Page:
We start by tucking into plump Spanish olives and a pillowy-soft, lightly-spiced bread, by far the most conventional things we’re to eat over the course of the next two hours. Our amuse bouche arrives, showcasing Kitching’s artful inventiveness. It looks like a restrained foamy cappuccino – but apparently, it’s a spring vegetable trifle accompanied by a mushroom-flavoured wafer (the foam and the wafer prove to be something of a theme throughout our meal). The cold, multi-layered ensemble reveals a riot of flavours – a bread and butter sauce topping, homemade tomato sauce, surprising morsels of rice and peas finishing at the bottom with a custard-yellow sweetcorn puree. It’s astonishing and delightfully more-ish.

21212foodMake space for the cheese plate; mains of beef
World Travel Guide / Tina Banerjee

I wonder what mysteries lie in my cheesy risotto starter; I discover it barely contains a grain of arborio rice. Instead, superheavyweight abalone mushrooms are counter poised by crunchy pak choi and delicate white asparagus covered in a creamy aubergine and dill sauce, with a strange dill and pink peppercorn crisp. My husband’s Cumbrian assiette sounds like a challenge for even ardent carnivores but he easily polishes off the humble portions of venison, chicken, smoked duck, Merguez sausage and liver, presented with flair, and accompanied by white beans, sweetcorn, garlic and tofu, all drizzled in red pimento sauce. “Every mouthful is different,” he murmurs, appreciatively.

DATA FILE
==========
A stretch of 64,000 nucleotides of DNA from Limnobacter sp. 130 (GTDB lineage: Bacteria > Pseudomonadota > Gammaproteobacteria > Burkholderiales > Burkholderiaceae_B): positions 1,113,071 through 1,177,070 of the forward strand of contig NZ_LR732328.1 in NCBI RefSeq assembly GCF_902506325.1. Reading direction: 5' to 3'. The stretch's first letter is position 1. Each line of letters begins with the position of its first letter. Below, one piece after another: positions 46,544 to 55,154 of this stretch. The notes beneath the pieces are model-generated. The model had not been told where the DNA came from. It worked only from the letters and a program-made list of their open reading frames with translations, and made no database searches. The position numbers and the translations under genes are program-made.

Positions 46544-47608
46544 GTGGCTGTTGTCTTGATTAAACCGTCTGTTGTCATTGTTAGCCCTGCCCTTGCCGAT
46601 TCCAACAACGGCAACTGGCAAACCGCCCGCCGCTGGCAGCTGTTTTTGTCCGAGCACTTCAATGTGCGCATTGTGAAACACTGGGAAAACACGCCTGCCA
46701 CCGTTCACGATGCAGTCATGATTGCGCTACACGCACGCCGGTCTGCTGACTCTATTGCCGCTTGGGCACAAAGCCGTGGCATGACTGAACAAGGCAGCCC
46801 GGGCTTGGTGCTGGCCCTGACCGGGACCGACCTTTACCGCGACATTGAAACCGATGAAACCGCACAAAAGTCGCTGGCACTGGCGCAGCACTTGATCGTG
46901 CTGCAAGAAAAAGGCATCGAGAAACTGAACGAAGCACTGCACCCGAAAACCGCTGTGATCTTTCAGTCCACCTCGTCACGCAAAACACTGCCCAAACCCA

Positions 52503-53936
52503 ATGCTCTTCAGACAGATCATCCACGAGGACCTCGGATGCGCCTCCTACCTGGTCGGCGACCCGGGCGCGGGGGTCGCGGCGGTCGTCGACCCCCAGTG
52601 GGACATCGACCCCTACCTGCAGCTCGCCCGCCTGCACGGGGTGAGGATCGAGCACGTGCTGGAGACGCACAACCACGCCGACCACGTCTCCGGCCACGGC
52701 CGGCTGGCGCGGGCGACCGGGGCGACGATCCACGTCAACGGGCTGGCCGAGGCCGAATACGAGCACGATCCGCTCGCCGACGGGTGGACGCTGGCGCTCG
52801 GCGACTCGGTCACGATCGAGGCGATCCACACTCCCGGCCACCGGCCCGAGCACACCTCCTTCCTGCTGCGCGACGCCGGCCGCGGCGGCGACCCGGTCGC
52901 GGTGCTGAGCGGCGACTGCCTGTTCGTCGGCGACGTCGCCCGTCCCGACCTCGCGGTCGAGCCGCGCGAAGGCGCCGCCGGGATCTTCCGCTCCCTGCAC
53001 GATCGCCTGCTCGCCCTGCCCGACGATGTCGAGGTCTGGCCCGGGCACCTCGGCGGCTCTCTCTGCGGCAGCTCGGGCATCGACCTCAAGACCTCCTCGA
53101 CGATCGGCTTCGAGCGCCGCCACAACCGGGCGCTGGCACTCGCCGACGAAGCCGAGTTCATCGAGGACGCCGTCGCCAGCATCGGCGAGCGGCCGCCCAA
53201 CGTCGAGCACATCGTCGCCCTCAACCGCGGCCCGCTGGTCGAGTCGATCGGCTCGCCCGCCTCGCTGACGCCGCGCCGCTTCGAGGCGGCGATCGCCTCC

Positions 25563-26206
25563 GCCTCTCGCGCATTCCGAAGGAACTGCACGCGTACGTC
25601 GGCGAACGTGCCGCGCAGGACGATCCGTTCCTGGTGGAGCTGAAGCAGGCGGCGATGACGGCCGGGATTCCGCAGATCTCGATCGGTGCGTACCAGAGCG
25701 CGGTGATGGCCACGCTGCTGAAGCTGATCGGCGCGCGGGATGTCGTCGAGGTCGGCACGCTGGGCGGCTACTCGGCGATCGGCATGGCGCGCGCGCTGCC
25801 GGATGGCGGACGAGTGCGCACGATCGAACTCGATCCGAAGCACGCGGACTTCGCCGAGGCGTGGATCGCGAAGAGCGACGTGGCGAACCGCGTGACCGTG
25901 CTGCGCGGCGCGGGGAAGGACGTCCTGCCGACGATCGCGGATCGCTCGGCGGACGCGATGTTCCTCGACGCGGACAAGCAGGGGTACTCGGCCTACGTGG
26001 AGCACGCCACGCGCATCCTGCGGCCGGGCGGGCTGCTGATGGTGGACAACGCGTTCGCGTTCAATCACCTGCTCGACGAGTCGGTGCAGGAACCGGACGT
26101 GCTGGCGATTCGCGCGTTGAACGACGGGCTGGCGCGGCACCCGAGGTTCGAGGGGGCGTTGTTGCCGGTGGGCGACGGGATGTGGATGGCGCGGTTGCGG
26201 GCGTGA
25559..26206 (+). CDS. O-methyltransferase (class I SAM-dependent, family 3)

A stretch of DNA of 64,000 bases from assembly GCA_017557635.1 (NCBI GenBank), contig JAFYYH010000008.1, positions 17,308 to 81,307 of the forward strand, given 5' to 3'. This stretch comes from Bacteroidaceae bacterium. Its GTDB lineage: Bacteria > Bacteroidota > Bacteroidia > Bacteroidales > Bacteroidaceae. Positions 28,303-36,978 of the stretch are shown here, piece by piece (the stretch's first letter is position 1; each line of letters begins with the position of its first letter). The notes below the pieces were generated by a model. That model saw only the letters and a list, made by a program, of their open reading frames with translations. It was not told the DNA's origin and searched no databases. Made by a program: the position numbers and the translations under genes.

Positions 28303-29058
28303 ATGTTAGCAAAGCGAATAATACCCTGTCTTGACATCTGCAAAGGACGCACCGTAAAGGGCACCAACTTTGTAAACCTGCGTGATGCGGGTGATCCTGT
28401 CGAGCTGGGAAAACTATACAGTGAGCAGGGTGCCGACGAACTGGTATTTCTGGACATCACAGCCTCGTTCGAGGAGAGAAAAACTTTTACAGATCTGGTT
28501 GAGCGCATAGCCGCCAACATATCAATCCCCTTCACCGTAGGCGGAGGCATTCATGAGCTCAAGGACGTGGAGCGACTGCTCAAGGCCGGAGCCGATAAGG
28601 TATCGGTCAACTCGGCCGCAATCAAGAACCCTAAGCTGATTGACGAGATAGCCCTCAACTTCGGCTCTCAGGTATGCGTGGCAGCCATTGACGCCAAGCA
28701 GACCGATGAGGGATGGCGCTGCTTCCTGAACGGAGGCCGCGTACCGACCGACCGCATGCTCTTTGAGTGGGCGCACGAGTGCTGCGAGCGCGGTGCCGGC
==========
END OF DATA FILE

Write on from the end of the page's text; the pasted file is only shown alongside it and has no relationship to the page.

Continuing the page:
Soup follows; this time, a tangy vegetable wafer accompanies the slightly bitter spinach and creamy cauliflower combo with vegetable chunks providing satisfying texture.

At this point, I’m pleased I’ve kept the menu at hand, if only to help identify what’s on my plate. My mains however are easier to decipher. It consists of a delectable seabass, with flakes sliding off perfectly at the touch of my fork. Pinky-orange gems of mussels, giant crunchy walnuts, kidney beans, green beans and tiny, sweet cubes of pineapple add bursts of colour to the dish, which is garnished with a frothy coriander sauce and a barely-there hint of soy sauce.

My husband’s medallions of steak, partnered beautifully with sausage and bacon, and embellished with carrots, mushrooms, creamed leeks, barley, chickpeas, broccoli and the odd chip, disappear fast.